MATTHEWS:  OK, here is what the president said the other day about how we were trying to play Mr. Nice guy with Iran until they brought in Ahmadinejad and now that‘s what‘s changed.  Let‘s take a look.  He said we were doing the soft sell up until 2005.  Let‘s watch. 


BUSH:  You might remember that I have consistently said that we will be at the table with the EU Three if Iran would verifiably suspend their program.  And the offer still stands.  What changed was the change of leadership in Iran.  We had a diplomatic track going.  And Ahmadinejad came along and took a different tone.  My hope is that the Iranian regime takes a look at their policies and changes their policies back to where we were prior to the election of Ahmadinejad, which was a hopeful period. 


MATTHEWS:  A hopeful period; we were on a diplomatic course for four years.  We were calling them the axis of evil.  We were calling the government evil and he‘s saying—is that inaccurate what he just said?  I think it is.  Do you think that was inaccurate what he just said?

RICHARDSON:  It is inaccurate because the report says that by the year 2003 that they had suspended their nuclear weapons program, that they were enriching uranium.  What that report also says, the intelligence report, is that, in the judgment of our intelligence agency, Iran would respond to a carrot and stick policy.  That means diplomacy. 

This is the time to seek an unconditional dialogue with Iran.  It would be tough.  Now I wouldn‘t go to Ahmadinejad.  I would go to more moderate elements.  I would bring the European.  I would bring the United Nations and say let‘s make a deal on two issues; one, on nuclear weapons, no nuclear weapons, but a civilian nuclear capacity.  There is another element, we want them to stop fomenting terrorist elements in Iraq.  That is a second issue.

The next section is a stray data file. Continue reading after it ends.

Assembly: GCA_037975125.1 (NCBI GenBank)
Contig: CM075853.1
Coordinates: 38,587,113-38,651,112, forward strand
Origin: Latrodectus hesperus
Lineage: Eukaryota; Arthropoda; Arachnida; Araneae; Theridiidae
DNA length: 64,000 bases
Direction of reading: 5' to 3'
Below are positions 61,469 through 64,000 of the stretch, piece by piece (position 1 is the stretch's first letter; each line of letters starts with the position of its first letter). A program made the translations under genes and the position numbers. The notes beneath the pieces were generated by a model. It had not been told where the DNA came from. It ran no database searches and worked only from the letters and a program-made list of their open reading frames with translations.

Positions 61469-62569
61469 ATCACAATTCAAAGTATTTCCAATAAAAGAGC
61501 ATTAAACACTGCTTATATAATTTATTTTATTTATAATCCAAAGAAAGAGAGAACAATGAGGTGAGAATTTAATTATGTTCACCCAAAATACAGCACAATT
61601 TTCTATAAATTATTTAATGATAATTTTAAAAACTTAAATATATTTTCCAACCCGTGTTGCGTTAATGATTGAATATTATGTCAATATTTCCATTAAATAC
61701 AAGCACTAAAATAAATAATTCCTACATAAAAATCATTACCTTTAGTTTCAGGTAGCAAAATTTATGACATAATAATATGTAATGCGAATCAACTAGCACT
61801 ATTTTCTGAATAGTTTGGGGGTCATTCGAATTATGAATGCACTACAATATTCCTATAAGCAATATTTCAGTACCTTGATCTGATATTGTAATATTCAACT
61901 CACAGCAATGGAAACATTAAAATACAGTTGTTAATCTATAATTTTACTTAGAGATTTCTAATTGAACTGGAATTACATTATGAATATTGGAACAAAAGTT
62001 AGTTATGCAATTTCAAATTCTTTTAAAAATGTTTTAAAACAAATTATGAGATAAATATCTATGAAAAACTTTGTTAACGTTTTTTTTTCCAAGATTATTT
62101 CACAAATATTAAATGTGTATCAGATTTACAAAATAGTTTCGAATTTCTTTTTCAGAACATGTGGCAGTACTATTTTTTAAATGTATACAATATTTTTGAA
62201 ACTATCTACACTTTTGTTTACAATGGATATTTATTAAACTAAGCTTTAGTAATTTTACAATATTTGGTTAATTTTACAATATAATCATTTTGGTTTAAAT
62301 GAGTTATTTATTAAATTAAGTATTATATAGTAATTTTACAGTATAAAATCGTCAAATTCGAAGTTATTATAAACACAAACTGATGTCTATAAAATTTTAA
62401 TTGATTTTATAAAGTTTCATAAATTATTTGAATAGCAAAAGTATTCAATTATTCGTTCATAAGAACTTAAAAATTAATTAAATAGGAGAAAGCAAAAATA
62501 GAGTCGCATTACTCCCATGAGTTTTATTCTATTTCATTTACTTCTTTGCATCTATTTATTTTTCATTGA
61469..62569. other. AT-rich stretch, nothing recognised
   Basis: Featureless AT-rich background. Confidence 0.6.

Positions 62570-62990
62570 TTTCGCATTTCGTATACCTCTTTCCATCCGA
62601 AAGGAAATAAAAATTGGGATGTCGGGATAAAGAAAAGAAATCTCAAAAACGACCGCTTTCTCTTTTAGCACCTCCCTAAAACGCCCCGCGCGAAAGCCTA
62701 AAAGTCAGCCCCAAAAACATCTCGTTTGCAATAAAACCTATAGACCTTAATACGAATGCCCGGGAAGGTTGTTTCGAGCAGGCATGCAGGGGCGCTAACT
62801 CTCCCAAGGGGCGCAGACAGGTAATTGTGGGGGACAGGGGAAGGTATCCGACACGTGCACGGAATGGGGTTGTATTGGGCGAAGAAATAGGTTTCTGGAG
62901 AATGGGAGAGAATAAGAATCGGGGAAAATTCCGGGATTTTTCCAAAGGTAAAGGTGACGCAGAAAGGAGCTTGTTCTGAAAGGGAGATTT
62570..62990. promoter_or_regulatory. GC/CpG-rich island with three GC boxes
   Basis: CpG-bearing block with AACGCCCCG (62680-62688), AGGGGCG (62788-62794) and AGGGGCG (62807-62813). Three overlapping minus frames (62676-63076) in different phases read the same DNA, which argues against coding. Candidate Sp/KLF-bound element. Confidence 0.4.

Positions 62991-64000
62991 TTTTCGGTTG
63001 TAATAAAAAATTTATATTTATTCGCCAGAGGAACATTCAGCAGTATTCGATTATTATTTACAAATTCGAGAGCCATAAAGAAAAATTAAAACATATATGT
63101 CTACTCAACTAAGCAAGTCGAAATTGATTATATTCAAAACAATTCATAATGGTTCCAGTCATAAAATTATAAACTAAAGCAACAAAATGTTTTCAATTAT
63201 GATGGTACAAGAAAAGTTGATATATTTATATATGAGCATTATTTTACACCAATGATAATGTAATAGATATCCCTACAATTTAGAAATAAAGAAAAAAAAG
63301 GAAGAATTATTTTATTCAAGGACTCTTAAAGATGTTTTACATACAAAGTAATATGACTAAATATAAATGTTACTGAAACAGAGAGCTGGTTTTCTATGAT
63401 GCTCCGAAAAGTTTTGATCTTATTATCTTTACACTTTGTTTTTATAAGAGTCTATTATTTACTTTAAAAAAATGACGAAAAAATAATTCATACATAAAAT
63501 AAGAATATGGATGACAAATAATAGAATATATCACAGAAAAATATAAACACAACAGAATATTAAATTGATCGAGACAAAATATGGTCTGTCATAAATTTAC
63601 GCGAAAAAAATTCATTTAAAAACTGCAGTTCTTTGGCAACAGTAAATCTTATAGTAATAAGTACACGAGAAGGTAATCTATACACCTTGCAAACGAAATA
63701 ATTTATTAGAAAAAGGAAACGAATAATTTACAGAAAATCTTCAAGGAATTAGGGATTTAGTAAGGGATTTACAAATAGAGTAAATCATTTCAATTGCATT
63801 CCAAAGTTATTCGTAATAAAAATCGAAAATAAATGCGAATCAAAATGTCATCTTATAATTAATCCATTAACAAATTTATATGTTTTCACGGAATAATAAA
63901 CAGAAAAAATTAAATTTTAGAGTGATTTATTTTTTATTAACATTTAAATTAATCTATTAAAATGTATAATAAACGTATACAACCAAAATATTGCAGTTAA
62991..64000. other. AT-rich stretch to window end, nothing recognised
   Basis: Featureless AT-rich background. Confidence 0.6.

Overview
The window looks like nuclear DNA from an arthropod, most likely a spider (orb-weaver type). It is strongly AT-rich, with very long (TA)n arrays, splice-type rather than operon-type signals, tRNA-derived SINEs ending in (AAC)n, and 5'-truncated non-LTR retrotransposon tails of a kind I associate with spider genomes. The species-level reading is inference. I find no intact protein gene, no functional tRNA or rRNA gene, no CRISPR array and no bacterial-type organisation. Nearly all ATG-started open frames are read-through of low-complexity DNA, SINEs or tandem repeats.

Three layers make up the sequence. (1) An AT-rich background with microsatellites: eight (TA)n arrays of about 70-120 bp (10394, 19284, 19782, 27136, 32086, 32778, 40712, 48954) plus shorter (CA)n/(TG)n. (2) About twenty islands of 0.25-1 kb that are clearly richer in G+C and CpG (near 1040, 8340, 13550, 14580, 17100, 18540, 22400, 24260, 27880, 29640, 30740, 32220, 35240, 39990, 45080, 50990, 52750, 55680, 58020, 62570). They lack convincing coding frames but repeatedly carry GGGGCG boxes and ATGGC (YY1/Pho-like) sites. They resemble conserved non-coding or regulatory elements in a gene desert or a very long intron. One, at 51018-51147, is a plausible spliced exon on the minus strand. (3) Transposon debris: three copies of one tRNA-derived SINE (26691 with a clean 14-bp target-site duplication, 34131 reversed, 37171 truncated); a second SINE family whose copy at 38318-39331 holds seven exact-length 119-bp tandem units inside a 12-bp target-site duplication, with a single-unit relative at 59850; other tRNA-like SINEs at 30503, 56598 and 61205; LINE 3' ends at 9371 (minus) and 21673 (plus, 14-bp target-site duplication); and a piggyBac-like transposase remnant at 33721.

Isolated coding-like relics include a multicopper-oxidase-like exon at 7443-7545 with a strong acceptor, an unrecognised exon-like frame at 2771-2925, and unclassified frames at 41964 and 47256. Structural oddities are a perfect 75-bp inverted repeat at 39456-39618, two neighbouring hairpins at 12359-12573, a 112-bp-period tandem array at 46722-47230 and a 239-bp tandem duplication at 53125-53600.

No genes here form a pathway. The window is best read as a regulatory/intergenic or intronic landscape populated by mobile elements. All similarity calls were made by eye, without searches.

MATTHEWS:  You think, based upon your knowledge of foreign policy—do you really think Ahmadinejad is really calling the shots over there?  People tell me it‘s Khomeini at the top, the top guy? 

RICHARDSON:  I don‘t think Ahmadinejad is calling the shots.  In fact, I think he‘s been discredited.  He‘s a hard-line element.  There‘s no question about it.  But this is why it‘s important to open a dialogue, to kind of give the Ahmadinejads a push aside, so we can negotiate with more moderate elements. 

MATTHEWS:  Every time you guys talk like this, Hillary Clinton says you want to talk to a Holocaust denier.  She puts the attack dog out, Wolfson, to go after you guys and say, you want to sell out to the enemy, to Hitler. 

RICHARDSON:  She was wrong to wrote for that Iranian resolution, so was the entire Senate.  Why bring something like that up?  I think if we‘re going to get out of Iraq, and we should -- 

MATTHEWS:  So you don‘t want to be her running mate? 

RICHARDSON:  No, I don‘t want to be her running mate. 

MATTHEWS:  Because you‘re tough on her tonight, but you‘re usually pretty supportive of Hillary. 

RICHARDSON:  I just simply said at one debate that we should not be negative, that we should not attack each other‘s character.